Push, pull, turn, pump - the basic tasks associated with horizontal directional drilling (HDD) sound pretty straightforward. Yet maneuvering around buried obstacles you can't see, and boring under existing structures/natural masses you can't move - often in less than ideal soil conditions - is anything but. Without the appropriate torque, pullback, horsepower and drilling fluid mix/flow, even a basic bore can turn into a frustrating and costly venture with inadvertent returns, locked up holes and damaged and/or lost tooling and drill pipe.
HDD rigs are officially categorized according to pullback force. And torque has historically garnered all the hype and attention. But matching power to the project goes beyond these two high-profile specs.
"It's about balance," says Richard Levings at the Ditch Witch organization. "[It's a] balance between torque, pullback, horsepower and drilling fluid. It's about matching the entire system to a job. A good directional drill will have a balance of torque, pullback and mud flow with sufficient horsepower to drive them all simultaneously."
Torque and pullback
When considering a new machine, take a look at the specifications (torque, pullback, horsepower, pump capacity). Is there any one number that is extremely high?
"If there is, ask questions," advises Levings. "Do some research with the dealer to determine if, for example, there is enough horsepower to drive any unusually high specifications. Also talk to contractors who own the same or similar models. Let them offer guidance."
Torque and pullback specs are especially critical on "maxi machines" rated above 100,000 ft.-lbs. These units, which are used for half-mile or mile-long bores and for installing very large product, utilize large cutters on the reaming process, Levings notes. "In these types of bores, you're also typically going through a multitude of soil conditions," he adds. "At times, you might be in zones that don't require a lot of torque. But somewhere along the line, you will get into a situation where you need more."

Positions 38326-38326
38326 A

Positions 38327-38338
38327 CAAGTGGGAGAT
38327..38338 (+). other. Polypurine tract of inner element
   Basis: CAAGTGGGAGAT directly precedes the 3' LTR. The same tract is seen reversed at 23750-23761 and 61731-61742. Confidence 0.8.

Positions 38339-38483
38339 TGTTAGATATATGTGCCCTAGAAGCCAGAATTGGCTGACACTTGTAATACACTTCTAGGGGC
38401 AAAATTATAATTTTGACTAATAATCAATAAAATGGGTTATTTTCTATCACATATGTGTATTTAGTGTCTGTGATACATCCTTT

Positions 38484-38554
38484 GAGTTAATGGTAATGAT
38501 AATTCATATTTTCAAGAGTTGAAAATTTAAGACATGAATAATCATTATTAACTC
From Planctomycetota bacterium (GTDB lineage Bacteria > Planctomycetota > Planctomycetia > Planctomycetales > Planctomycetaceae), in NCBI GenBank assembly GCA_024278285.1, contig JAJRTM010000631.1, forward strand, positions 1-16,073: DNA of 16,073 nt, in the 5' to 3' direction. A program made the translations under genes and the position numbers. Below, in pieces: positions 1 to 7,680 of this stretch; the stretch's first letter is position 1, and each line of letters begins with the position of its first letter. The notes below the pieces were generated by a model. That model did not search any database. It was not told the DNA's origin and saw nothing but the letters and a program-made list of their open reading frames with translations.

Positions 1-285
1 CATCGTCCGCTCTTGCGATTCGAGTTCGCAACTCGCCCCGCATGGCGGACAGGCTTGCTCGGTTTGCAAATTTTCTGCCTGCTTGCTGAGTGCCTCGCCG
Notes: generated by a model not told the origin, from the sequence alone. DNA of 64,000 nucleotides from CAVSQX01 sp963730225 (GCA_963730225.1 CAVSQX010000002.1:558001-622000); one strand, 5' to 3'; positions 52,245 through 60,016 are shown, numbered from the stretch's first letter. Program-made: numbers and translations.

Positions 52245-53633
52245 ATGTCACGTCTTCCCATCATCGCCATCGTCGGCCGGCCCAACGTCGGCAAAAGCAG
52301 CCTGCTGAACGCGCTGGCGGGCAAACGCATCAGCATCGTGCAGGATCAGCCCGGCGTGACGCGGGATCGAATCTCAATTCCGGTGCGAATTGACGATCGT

For any size job, torque is needed to drive the cutting tool. In the field, it is influenced by factors such as ground conditions, product diameter/length and steering deviations. To match an existing machine to a particular jobsite, you need to consider how these factors affect its performance and how they can be managed to best utilize torque.
Generally, torque requirements will increase in difficult ground conditions, such as rock and clay and, to some extent, even sand. They will also increase when installing large-diameter product over long distances. Jobs that require you to frequently maneuver up and down or side to side will also increase resistance in the hole, and thus torque.
But a lot of torque in the hole isn't necessarily a good thing. Adequate amounts are needed to push through certain conditions, but too much can be detrimental to the project and the machine.
"Excessive torque in the hole will slow you down and work the machine harder than necessary," says Mike Nameth, Astec Underground. "You also run the risk of losing rotation; then the game's over. High rotary pressures translate into trouble somewhere - either in the hole or with the machine. You want to take it slow and steady."
Ed Savage, Vermeer, recommends selecting a rig with multiple settings for rotational torque and speed. "That gives you different torque and rpm ratings, so you can choose what fits best for the soil conditions," he says. "You can spin it faster and not use as much torque, or vice versa where you need a lot of torque but don't need to spin as fast. Look for flexibility of the machine."
That flexibility can be beneficial for projects that may require more torque, such as when you're installing large-diameter product and need a large back reamer. "Installing larger diameter product typically requires more torque to spin the tool and cut the earth," says Savage.